Monday, April 20, 2015

ARM: In response to item #9

Have we ever had so much opposition to a mission?
9. We shouldn’t do anything that isn’t directly on the quickest path to Mars — I probably won’t convince Zubrinites, but it turns out we have this whole Solar System that doesn’t just consist of Earth and Mars. If manned Mars exploration was something we could do quickly, within NASA’s existing budget, or if there were no other interesting or useful destinations along the way, it might be one thing. But even the committee members who are advocating for this have admitted we don’t have the money to do a manned Mars mission in the next 25 years without significant increases in NASA’s funding. While it has been poorly marketed, Flexible Path wasn’t just about “doing asteroids first” or doing them instead of the Moon or Mars. To me the underlying point was that even if Mars is the long-term goal, we should find ways to do interesting exploration along the way to Mars, even if some of those destinations involve slight detours along the way. When you’re talking about a destination over 25 years out, acting like a 3 month delay is somehow insufferable is flat out ridiculous.
Seems a bit of a strawman and somewhat condescending, but I am certain Jonathan didn't mean it to be. He writes a good thoughtful article. Let's start by agreeing that the entire solar system is the goal. I would then argue (to follow) that mars settlement is both the fastest and most efficient way to achieve that. If so, then cumulative delays could be extremely costly.

NASA has an existing mars budget (How much?) which is just part of it's overall $18.4B annual budget. Considering the F9H will put 13 tons into mars orbit for under $200m including the cost of payload that mars budget whatever it is, should be more than enough if not wasted.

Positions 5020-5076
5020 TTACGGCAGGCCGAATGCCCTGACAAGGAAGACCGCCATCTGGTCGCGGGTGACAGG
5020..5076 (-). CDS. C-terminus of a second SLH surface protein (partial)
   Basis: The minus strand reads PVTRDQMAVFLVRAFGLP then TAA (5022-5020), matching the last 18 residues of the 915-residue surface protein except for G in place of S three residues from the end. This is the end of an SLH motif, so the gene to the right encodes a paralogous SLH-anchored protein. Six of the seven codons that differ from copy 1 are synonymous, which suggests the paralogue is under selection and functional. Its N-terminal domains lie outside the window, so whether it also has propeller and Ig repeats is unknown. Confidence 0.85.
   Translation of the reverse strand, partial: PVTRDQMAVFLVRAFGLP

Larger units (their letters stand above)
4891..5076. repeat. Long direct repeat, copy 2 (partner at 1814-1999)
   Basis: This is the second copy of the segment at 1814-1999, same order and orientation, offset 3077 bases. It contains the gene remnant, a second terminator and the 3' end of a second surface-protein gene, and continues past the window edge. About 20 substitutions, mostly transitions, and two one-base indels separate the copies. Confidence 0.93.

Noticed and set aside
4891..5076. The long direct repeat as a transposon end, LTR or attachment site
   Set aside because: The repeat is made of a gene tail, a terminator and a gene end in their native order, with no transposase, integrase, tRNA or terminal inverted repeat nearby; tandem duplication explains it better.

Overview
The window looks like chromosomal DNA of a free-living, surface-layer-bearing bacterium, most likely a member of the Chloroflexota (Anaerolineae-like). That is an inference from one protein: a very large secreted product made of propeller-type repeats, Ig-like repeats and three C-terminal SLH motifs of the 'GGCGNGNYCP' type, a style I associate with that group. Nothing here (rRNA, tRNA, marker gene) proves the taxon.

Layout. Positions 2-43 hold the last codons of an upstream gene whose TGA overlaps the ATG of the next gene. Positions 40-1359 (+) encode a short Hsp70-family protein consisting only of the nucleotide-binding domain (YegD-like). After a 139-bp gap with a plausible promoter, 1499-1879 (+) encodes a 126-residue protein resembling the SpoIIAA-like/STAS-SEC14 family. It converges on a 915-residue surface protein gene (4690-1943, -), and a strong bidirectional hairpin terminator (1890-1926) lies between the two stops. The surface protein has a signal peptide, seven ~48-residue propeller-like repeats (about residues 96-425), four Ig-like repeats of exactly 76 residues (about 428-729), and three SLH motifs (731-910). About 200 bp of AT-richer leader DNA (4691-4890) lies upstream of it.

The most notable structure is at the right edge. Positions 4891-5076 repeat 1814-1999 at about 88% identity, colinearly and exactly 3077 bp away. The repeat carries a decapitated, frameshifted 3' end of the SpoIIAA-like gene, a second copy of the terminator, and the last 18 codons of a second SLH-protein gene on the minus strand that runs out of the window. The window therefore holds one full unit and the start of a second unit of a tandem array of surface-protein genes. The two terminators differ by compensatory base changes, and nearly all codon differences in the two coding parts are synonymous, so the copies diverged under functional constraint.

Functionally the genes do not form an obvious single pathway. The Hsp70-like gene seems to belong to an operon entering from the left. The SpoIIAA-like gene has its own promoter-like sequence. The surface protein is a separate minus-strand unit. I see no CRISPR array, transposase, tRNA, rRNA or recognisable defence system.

Mars settlement is both the fastest and most efficient way to achieve advancement into the entire solar system.

The simple answer to why is two fold...

  1. Any industrial base that can out compete the earth (even just in part) gets us into the solar system both more efficientland faster.
  2. Mars will out compete any other location because it has the resources in one place that does not include a rocket equation surcharge.

The metric in space is delta V and by that metric anywhere in the solar system is easier to reach (less costly) from mars than from earth, including LEO!

Industry requires three main things: labor, energy and materials. Mars already has energy and materials. It just needs labor. Robots should supplement but can not replace people (though some have such fear.)

Automation is a labor capital multiplier, not a replacement. Any plan that doesn't understand the importance of not just industry, but industrialists, will not effectively compete. Those industrialists will come from the settlement itself (immigration or birth doesn't matter.)

Getting labor to mars is the hard part, but not much more so than any other place off earth (orbit being halfway to anywhere.) Once on mars, living there not only doesn't have to be hard, done right it could be preferable to earth with greater personal opportunities. If done right. Human nature (envy and control freaks) continues to work against that.

If you care about the solar system and future of humanity, you would care about establishing industry on mars ASAP for humanities everlasting benefit.

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